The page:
# Formal orthogonal polynomials, nodes, weights of wavelets

In multiresolution approximation of a function, the approximation is decomposed into several pieces (Goswami and Chan, 2011). The first one is the projection into the approximation space Vj spanned by an unconditional basis formed by ipjk- The remaining pieces are projections into the detail spaces 4j>./ which are linear spans of other unconditional bases formed by фц- (j > J), wavelets of several resolutions. Actually, coefficients of the wavelet bases provide subtle behaviour, viz., singularity, periodicity, etc. of the function. Thus, getting the knowledge of wavelet coefficients without having recourse to the coefficients of scale function t hrough pyramid algorit hm may sometimes be beneficial. Such goal can be attained if one has any quadrature rule for evaluating integrals involving product of integrable functions and wavelets directly.

In spite of vanishing of first few moments of wavelets (vanishing moment condition f xn ф]к{х) dx = 0, n = 0,1, ■ • • К — 1 instead of fi° = f = 1 for Daubechies

supp 4>jk supp

family), algorithms for getting nodes and weights for Gauss-Daubechies quadrature rules can be executed even for the integrals involving product of integrable functions and wavelets. In our study, it is found that nodes as depicted in Fig. 3.7 and pseudo-weights for quadrature rules associated Figure 3.5: Location of zeros of FOPs associated with the quadrature rules for integrals involving Daubechies truncated scale functions (K = 3) in Meyer basis (Goswami and Chan, 2011) a.i) T, a.ii) a.iii) , a.iv) tp%T and b.i) , b.ii) tp§T, b.iii) , b.iv) .

with the integrals containing wavelets have almost similar qualitative behaviour as in the case of integrals involving interior scale functions. However, the stability of the quadrature rule cannot formally be analysed due to vanishing of denominator in the definition of the stability constant a. We Figure 3.6: Stability constants for quadrature rules associated with the integrals involving a) 2 3 4!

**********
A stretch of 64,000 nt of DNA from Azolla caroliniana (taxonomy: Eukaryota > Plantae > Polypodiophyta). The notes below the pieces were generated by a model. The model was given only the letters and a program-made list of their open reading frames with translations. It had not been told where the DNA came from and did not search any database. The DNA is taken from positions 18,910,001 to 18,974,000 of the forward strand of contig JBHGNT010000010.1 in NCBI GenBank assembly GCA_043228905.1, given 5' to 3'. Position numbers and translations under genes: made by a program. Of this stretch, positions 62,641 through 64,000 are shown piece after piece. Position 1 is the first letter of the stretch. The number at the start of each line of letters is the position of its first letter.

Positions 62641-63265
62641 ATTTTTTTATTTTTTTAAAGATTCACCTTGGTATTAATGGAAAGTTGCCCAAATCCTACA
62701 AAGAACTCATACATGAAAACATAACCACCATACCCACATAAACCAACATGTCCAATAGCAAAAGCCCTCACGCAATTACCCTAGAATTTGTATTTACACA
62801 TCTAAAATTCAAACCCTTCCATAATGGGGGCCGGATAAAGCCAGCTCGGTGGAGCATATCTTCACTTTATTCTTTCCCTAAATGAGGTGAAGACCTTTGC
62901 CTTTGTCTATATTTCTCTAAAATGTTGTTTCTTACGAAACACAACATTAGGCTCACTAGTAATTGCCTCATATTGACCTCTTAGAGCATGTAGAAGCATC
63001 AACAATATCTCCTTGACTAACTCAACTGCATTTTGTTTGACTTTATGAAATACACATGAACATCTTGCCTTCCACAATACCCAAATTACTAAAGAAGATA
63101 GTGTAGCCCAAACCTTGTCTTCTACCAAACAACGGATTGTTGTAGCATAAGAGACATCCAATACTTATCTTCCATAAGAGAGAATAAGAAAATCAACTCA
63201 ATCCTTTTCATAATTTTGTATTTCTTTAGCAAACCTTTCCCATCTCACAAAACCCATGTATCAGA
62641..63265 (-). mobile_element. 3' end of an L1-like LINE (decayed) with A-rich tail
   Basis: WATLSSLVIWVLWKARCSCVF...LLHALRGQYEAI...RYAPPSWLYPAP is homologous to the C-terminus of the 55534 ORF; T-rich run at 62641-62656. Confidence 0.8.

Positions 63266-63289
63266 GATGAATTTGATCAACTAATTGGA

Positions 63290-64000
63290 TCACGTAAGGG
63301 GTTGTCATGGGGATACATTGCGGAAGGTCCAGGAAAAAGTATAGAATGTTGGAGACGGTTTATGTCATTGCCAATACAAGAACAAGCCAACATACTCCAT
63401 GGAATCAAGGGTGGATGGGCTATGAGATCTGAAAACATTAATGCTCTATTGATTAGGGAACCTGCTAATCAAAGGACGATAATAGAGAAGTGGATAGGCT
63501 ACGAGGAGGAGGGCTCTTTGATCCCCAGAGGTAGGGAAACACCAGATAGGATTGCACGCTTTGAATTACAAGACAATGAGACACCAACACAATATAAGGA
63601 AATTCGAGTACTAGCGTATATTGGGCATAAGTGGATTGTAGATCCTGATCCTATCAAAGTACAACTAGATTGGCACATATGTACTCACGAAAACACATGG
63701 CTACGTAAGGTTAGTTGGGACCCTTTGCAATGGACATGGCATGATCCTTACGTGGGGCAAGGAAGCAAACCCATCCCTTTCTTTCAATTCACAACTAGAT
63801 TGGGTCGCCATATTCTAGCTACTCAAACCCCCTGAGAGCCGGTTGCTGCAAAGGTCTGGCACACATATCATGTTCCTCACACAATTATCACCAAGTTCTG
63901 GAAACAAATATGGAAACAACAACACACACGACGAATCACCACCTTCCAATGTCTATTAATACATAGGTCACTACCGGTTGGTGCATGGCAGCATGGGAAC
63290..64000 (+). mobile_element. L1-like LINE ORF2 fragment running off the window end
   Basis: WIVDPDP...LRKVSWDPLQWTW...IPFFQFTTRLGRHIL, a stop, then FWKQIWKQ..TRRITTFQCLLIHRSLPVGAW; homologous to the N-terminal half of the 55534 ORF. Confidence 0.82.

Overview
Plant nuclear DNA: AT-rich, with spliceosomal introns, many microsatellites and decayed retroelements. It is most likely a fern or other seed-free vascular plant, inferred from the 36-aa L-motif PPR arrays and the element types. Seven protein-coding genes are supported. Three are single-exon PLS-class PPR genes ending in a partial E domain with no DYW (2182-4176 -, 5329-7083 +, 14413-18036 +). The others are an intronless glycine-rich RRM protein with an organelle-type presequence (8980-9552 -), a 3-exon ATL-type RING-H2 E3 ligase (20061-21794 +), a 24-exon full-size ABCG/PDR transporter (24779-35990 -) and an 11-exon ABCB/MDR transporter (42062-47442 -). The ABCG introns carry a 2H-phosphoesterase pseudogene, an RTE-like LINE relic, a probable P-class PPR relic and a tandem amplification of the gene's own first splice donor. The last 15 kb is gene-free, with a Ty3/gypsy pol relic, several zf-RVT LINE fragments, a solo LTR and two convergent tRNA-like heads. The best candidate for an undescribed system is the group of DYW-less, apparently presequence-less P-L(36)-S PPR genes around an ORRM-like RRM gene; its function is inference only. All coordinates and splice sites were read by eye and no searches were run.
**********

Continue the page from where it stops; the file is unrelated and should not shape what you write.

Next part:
b) ^1^2,3a- Figure 3.7: Position of zeros of FOPs involved with wavelets in Daubechies family having a) three, b) six and c) ten vanishing moments. Notations for identification of real and complex roots are the same as described in Fig. 3.1.

thus compute only the sum of the absolute values of pseudo-weights to get an idea of the stability of the quadrature rule. The sum is found within the range of (0.5,1.5) for admissible quadrature rules with number of nodes n lying in [K + 3,24], К being the number of vanishing moments of the wavelets (here, 2 < К < 10). Nodes and quasi-weights of the quadrature rule for integrals involving wavelets belonging to the boundary and truncated classes can also be evaluated following the same algorithm as in the case of scale functions discussed in the next section.

# Algorithm

The requisite steps for obtaining zeros of FOPs and pseudo- or quasi-weights for Gauss-Daubechies quadrature rule may be summarized as follows: (Here, /tm denotes )

• • Calculate moments of scale functions and wavelets whenever those are in interior, truncated or orthogonal class by using the principle mentioned in section 3.3.
• • Use moments up to order 2n — 1 into the formula (3.4.1.3) to form a system of linear equations

П — 1

for n unknown coefficients ao, ai, ■ ■ ■, a„ i of FOP aix% + x" °f degree n.

i=о

• Find the zeros aq (i = 1, • • •, n) of FOP.

• Evaluate pseudo- or quasi-weights uit (i = 1, • • •, n) of the quadrature rule by solving the system of equations by employing the zeros Xi obtained in the previous step and moments obtained in the initial step.

Once the moments fim(in = 0, • • •, 2n — 1) for given n become known, coefficients a, and zeros aq of FOP and pseudo- or quasi-weights w, (г = 1 • • •, n) can be evaluated immediately by using the set (m = 0, • • ■ ,2n — 1) separately for each pseudo- or quasi-weight function of the interior,